In the digital age, practically every moment of our lives is recorded online; whether through popular social networking sites or other forms of communication like email, online tools provide increased coverage of our existence. While our growing reliance on digital offerings has caused the world to shrink, it has also raised a lot of issues, particularly with regards to infringement of privacy. Concerns about the security of content on the web are certainly well-placed. Compared to the free-for-all content sharing mechanism of social networking sites, however, email is still a much safer communication medium, but that doesn’t mean it is entirely foolproof. Email messages bounce unprotected from server to server so private information might be compromised. Here we have compiled a few tips to help you protect your email better.
Your email address quickly becomes public information because it is something you often give out for various communication and business purposes. So, in this scenario, the only thing between intruders and your private information is your password. Spending time to come up with a strong password is, therefore, a good investment—strong passwords are those that are both the most difficult to guess for strangers yet easy to remember for the user. While Random Passwords Generator gives passwords that are typically impossible to guess, you are much more likely to forget them. So, this isn’t the best option for the average user. Using sentences, like your favorite quote in conjunction with the odd punctuation is a good idea. Also, using code only you can interpret is also smart. However, be careful to avoid anything that can be easily associated with you, like your phone number, birthday, or your dog’s name.
After opening your email account on a public computer in a library or an Internet café, be absolutely sure you’ve logged out before leaving. Even then, you might be leaving behind traces that could give the next user too much information about you. For this, simple steps like Start InPrivate Browsing in Internet Explorer, Private Browsing in Firefox and Incognito mode in Chrome can go a long way. For either Firefox or IE, pressing Ctrl+Shift+P during a normal browsing session switches you to private browsing. In Chrome, Ctrl+Shift+N opens an Incognito mode window. Even with this, you have to shut down the window. Clearing history after your sessions and using a virtual keyboard are also good practices if you are accessing really sensitive information.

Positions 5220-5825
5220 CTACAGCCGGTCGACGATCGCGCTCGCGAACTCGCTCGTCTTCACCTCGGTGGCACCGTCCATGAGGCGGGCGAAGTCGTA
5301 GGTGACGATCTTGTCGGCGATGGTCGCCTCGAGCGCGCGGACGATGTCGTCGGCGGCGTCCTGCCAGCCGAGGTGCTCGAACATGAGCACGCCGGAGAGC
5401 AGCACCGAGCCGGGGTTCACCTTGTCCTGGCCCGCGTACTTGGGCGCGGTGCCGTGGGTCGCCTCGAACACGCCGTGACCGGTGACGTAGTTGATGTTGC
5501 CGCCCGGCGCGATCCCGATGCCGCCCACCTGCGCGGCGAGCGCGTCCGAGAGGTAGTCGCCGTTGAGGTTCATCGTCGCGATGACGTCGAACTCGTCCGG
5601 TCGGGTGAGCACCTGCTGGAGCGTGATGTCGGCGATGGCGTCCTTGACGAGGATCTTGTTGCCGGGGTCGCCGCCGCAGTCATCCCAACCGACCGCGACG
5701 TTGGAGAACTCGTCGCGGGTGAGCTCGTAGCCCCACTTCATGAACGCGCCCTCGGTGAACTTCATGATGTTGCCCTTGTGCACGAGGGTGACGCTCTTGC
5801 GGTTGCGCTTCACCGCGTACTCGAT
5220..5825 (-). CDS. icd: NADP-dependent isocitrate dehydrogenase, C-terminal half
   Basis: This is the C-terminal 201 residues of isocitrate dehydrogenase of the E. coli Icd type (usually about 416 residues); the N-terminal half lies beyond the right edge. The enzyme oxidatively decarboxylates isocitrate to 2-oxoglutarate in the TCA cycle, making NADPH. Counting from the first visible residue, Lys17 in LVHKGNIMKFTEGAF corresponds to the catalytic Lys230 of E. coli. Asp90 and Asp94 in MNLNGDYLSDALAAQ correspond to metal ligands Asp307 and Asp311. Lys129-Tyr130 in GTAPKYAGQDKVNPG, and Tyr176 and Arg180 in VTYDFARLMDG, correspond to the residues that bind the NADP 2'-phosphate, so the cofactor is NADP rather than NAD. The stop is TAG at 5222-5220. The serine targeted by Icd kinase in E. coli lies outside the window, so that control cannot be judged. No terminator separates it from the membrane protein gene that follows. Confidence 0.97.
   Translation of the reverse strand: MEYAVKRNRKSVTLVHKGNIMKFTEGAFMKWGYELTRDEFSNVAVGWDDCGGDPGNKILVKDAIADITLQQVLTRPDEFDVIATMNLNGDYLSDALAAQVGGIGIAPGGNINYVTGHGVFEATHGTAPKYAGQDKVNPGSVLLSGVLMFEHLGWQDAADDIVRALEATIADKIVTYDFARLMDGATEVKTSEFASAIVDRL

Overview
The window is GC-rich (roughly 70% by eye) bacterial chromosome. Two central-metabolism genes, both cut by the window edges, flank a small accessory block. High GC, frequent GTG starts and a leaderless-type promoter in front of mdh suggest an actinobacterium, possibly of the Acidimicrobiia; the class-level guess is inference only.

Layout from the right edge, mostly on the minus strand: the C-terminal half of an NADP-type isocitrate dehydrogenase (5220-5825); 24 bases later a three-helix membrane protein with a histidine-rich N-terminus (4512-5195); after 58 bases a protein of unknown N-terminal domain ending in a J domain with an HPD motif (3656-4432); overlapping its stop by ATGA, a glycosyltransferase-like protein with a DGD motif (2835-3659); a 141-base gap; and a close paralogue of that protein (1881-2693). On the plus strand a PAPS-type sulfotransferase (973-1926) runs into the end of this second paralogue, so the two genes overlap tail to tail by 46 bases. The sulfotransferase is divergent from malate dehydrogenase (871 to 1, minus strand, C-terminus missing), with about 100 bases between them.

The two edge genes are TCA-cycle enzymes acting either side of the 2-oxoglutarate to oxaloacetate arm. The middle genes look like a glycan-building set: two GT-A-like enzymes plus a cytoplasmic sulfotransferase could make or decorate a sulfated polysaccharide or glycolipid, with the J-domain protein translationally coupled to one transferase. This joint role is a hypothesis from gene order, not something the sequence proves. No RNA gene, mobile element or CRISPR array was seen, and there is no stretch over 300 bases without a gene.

Protect Your Address
Although spreading your email address is a necessary communication and marketing tool nowadays, it is possible to limit the number of people with access to your ID. For instance, not putting it on your Facebook profile or on other blogging and interactives sites and posts can help keep spammers and scammers at bay.
Lock Your Windows
If you step away from your desk, lock the Windows desktop or close your email client. Otherwise, a sneaky co-worker could read your email or even reset your login password. Hold the Windows key and press L to lock the desktop instantly. Make sure that when Windows locks, it asks for a password for eventual unlocking. Right click somewhere on the Windows Desktop, select Properties from the menu, go to the Screen Saver tab, select any screen saver and make sure the On Resume, Display Welcome Screen or On Resume, Password Protect is checked under Screen Saver before clicking OK.
This is one of the most used and the most successful techniques hackers and phishers use to gain access to your information. Whenever your email provider sends you notification of a security breach, with a link to reset your password, do not open that link! It’s almost certainly a fraud, designed to steal your email account password. If you have any doubts, navigate to the email provider’s site directly and double-check.
While sending sensitive information via email, safety is a primary concern. For this, save your information as a document and use your word processing application’s built-in encryption, or store the document in an encrypted ZIP file. Then send the password for the encrypted file to the recipient through an alternative mechanism. If you need encryption frequently, try a free email encryption product like PrivateSky or Enlocked.
Disable Automatic Login
For your home computer, enabling Windows to automatically log on to your profile when it starts up is convenient, but it lets whoever restarts the computer get to your email just as easily too. If you are not the only user of your computer, you can disable automatic login by selecting Run from the Start menu, typing “control userpasswords2”, click OK, and make sure Users Must Enter A User Name and Password to Use This Computer is checked in the Users tab before clicking OK again.
These are just a few simple steps you can apply to keep your email safe. Unless you deal with highly sensitive information, these should be enough to ensure basic privacy. Of if you have some other useful tips then share it with us on the blogger comment box below.